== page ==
What is your facility doing to provide lodging in dangerous conditions?

  1. Well, got up this morning with several inches of snow on the ground, ice under the snow, bitter cold temps, and high wind gusts. Do not have to work today and will not answer the phone. But, since I know I am not affored any special accomendations for bad weather, I was wonderig what if anything your facility does to make sure it is staffed and the staff is safe in weather like this. Are you offered motel lodging? A cot in the utility room? Sleep on the floor or in your car? Do you eat free? Scrubs provided?
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    About gitterbug

    Joined: Jul '06; Posts: 557; Likes: 47


  3. by   truern
    Last time we were expecting inclement weather my nurse mgr told us all to "Make sure you leave early so you get to work on time!". I'm pretty sure he didn't mean it to sound so callous.:roll
  4. by   AliRae
    Last winter our census was low-ish during one of the snowstorms, so a few of us who were on both days crashed in empty rooms. In the past, we've typically been able to sleep on stretchers in same-day units and get fresh scrubs the next morning. I think all that has changed this year. We're all still in th doghouse for going on strike over the summer, so I don't think they'll be very nice to us.
  5. by   Noryn
    I graduated in 1998 and to be honest, I really cannot remember a bad snow since then. Before that though while I was in nursing school I think each year we had a blizzard. It really depends on where you work. In the years when it was needed the nursing homes and hospitals actually sent employees after you in 4 wheel drive vehicles or sent the national guard after you. :chuckle I am pretty sure that every hospital I worked at would let you stay if it was bad for free and would provide you with scrubs to wear.

    I no longer work in a hospital but my current employer will put me in a motel if needed and when I worked for an insurance company a few years ago, you were able to get a hotel room on the company card along with a free meal, no questions asked.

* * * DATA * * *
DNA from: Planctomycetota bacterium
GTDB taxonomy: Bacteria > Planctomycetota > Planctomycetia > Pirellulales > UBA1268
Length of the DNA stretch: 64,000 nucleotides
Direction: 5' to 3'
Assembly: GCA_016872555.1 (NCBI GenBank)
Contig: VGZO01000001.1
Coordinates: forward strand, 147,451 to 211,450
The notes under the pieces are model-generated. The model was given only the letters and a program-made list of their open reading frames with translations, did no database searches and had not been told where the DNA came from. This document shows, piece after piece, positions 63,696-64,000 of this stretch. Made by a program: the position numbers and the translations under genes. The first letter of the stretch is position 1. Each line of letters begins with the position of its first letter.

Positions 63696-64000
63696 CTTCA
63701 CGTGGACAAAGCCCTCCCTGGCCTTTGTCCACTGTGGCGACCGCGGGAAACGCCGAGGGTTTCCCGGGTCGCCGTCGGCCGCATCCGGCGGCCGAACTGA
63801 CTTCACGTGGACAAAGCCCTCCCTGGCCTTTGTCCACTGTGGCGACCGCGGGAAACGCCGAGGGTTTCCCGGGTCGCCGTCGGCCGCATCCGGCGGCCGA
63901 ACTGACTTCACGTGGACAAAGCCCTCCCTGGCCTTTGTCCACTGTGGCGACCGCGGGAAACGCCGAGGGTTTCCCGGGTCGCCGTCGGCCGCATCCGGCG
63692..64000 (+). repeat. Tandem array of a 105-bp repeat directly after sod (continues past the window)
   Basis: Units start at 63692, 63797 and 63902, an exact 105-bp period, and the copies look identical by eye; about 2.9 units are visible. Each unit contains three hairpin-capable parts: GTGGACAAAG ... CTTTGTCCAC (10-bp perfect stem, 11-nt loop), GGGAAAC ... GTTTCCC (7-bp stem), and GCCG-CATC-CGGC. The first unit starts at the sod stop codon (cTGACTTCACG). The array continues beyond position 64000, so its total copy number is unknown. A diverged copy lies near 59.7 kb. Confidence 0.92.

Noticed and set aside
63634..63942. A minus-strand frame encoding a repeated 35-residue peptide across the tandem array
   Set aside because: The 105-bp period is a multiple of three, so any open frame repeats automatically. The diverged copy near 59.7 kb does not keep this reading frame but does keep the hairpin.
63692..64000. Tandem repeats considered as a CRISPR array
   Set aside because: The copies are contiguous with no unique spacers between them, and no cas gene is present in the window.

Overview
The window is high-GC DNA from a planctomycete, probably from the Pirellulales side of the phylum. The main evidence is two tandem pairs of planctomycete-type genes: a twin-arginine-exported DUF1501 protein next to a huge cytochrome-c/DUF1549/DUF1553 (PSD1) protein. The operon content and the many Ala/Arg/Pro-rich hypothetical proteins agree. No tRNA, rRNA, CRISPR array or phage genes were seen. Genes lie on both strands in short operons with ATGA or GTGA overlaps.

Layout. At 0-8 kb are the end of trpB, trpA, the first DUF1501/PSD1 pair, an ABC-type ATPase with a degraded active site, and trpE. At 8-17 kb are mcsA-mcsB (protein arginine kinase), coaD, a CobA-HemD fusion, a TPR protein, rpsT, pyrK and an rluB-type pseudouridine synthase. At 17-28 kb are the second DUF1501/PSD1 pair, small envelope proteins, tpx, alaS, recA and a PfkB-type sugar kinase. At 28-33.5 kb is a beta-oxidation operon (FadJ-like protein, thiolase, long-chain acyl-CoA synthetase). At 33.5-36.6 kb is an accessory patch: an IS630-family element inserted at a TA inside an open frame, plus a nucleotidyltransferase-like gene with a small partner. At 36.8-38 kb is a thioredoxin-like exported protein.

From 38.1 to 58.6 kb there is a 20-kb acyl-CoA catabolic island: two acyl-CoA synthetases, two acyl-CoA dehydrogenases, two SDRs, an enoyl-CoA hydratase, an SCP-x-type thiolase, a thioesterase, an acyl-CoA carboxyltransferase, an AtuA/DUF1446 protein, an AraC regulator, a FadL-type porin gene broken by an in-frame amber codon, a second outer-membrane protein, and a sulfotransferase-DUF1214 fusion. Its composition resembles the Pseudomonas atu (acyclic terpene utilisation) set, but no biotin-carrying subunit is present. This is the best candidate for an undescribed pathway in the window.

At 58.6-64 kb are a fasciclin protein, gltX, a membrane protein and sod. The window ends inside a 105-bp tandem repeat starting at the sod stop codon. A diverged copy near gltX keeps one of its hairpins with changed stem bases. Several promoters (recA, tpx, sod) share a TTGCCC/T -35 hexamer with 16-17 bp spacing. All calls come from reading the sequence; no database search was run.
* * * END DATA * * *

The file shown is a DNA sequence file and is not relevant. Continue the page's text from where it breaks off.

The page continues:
I have pretty much though always had a 4 wheel drive vehicle not so much that I can get there but that I can get home :roll

    It really does depend on your definition of "bad" though. I have drove home many times with a few inches on the road but I always had a nice vehicle I could depend on and I went slow. I grew up in Southern WV so driving back and forth to school and my job, I had to drive on bad roads quite a bit.
  6. by   canoehead
    Working in Maine I have studded snow tires starting in October and haven't had any trouble, except during the ice storm in '97. even then I went in the ditch in my own driveway, not off the road. The second time I called them the plow guys followed me to the hospital, saying it was buy 2, get 1 free day, lol.
  7. by   gitterbug
    No real surprises here. How nice to be allowed to use uncomfortable beds in same day surgery area. Do not believe for one minute the NM gave a care as to how early you had to leave your home to be there on time, the NM just did not want the headache of filling the slots created by call-ins for weather. Scrubs are available and forget fresh undies, go comando all the way. Sorry if I sound nasty, but I get real tired of hearing the same old song and dance when bad weather hits. I too have plowed my own road home through many a bad storm, I actually pack 2 changes of underclothes and keep them in my trunk beginning in November and ending in March. I refuse to leave before the plows are out, just too dangerous on this mountain, but I do get there. Seems strange that most of the locals, who have nice, flat streets, even police to give them a ride, seem to be the first to call off for snow. Sorry for the vent, but I made it in for a special meeting the other day, 10 minutes early in fact, during some of the white out we were having, and guess what? No one, not even the boss showed up. Seems it was just too bad and their fingers were unable to dial the phone to notify the meeting was cancelled until Spring.